A kauri tree preserved in a New Zealand peat swamp for 30,000 years has revealed a new mechanism that may explain how temperatures in the Northern Hemisphere spiked several degrees centigrade in just a few decades during the last global ice age.
Unexpectedly, according to research by UNSW Sydney and the University of Exeter, it looks like the origin of this warming may lie half a world away in Antarctica.
Rapid warming spikes of this kind during glacial periods, called Dansgaard-Oeschger events, are well known to climate researchers.
They are linked to a phenomenon known as the “bipolar seesaw”, where increasing temperatures in the Arctic happen at the same time as cooling over the Antarctic, and vice versa.
Until now, these divergences in temperature at the opposite ends of the Earth were believed to have been driven by changes in the North Atlantic, causing deep ocean currents, often referred to as the ocean “conveyor belt”, to shut down.
This led to warming in the Northern Hemisphere and cooling in the south.
But the study, which examines a specific Dansgaard-Oeschger event that occurred around 30,000 years ago, suggests Antarctica plays a role too.
The paper describes how the researchers used a detailed sequence of radiocarbon dates from an ancient New Zealand kauri tree to precisely align changes in ice, marine and sediment records across a period of greatly changing climate.
“Intriguingly, we found that the spike in temperature preserved in the Greenland ice core corresponded with a 400-year-long surface cooling period in the Southern Ocean and a major retreat of Antarctic ice,” said lead author and UNSW scientist Professor Chris Turney.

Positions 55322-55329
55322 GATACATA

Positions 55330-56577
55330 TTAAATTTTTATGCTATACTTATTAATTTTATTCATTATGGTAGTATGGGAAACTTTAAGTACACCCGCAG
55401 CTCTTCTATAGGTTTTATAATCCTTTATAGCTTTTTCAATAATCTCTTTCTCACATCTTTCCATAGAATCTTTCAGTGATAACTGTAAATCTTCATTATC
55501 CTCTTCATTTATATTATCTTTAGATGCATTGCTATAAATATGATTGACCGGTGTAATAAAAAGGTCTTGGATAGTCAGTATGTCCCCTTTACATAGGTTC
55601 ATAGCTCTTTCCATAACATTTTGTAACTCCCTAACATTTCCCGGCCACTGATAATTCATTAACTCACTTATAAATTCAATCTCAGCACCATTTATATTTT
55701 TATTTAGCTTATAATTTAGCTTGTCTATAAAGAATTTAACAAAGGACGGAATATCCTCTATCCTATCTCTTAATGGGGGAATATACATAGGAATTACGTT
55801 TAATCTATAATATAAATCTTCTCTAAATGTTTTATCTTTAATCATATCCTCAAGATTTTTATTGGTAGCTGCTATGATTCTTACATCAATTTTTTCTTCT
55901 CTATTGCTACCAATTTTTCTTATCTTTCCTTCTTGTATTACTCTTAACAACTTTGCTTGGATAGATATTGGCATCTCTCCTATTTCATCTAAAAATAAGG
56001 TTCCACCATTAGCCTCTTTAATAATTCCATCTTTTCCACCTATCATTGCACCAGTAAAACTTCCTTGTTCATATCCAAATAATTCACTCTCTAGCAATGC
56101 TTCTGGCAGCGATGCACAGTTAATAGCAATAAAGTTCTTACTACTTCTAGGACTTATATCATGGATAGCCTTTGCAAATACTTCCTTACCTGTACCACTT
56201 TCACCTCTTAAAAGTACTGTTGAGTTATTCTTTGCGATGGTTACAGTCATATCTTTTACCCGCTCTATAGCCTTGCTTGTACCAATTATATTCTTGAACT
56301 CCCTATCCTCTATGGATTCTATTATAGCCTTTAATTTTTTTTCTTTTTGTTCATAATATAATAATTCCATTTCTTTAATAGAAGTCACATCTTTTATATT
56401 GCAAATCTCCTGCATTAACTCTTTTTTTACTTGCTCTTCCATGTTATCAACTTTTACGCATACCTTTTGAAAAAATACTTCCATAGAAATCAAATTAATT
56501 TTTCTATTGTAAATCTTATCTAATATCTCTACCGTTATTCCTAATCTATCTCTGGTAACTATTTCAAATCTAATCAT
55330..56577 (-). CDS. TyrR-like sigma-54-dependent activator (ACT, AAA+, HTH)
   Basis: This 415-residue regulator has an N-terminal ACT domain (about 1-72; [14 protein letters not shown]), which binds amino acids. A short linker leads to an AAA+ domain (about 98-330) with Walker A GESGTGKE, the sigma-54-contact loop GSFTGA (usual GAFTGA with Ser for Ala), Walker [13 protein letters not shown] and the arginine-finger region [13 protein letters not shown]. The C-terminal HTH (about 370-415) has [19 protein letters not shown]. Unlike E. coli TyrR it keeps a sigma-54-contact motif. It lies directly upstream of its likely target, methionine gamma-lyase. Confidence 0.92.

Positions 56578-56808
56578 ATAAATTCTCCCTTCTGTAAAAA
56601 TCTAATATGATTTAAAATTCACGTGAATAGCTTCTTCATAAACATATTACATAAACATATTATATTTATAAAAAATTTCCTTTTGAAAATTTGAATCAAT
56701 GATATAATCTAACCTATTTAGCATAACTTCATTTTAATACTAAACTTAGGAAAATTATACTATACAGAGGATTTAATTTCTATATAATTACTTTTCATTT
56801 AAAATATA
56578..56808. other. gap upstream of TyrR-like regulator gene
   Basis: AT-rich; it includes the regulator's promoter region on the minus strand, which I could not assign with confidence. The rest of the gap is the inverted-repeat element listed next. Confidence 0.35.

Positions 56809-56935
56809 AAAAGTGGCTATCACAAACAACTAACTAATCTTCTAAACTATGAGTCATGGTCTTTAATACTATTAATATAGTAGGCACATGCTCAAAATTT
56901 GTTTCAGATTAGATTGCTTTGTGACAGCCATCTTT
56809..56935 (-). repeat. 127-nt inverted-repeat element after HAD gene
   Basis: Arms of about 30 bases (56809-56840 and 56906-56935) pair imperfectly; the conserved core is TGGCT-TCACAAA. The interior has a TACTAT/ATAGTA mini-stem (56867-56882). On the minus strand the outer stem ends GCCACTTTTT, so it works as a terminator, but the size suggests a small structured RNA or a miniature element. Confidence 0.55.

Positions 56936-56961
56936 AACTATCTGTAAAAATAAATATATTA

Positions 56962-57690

“As we looked more closely for the cause of this opposite response we found that there were no changes to the global ocean circulation during the Antarctic cooling event that could explain the warming in the North Atlantic. There had to be another cause.”
A clue to what might be going on if the oceans weren’t involved appeared in lake sediments from the Queensland, Australia. The sediments showed a simultaneous collapse of rain-bearing trade winds over tropical northeast Australia.
It was a curious change, so the researchers turned to climate models to see if these climate events might somehow be linked.
They started by modelling the release of large volumes of freshwater into the Southern Ocean, exactly as would happen with rapid ice retreat around the Antarctic. Consistent with the data, they found that there was cooling in the Southern Ocean but no change in the global ocean circulation.
They also found that the freshwater pulse caused rapid warming in the tropical Pacific. This in turn led to changes to the atmospheric circulation that went on to trigger sharply higher temperatures over the North Atlantic and the collapse of rain-bearing winds over tropical Australia.
Essentially, the model showed the formation of a 20,000 km long “atmospheric bridge” that linked melting ice in Antarctica to rapid atmospheric warming in the North Atlantic.
“The existence of an atmospheric bridge, linking northern and southern hemispheres raises important new insights into global climate tele-connections during the Last Glacial Maximum,” Dr Richard Jones, of the University of Exeter.
“This paper offers a valuable new insight into the role of melting Antarctic ice and its significance for northern hemisphere climate.
“As current global temperatures continue to rise, and Antarctic ice sheet melt becomes more acute, the implications for global impact needs to be carefully considered.”
Dr Mark Grosvenor, who was also involved in the study, added: “This paper demonstrates how the use of multiple datasets from across the globe can be combined in unexpected ways to help to identify the mechanisms behind large-scale climate change.
“This approach to research has allowed us to reveal another example of how interconnected our climate system is.”
The research, published in the journal Nature Communications, was funded by the Australian Research Council and the Natural Environmental Research Council.
*Source: University of Exeter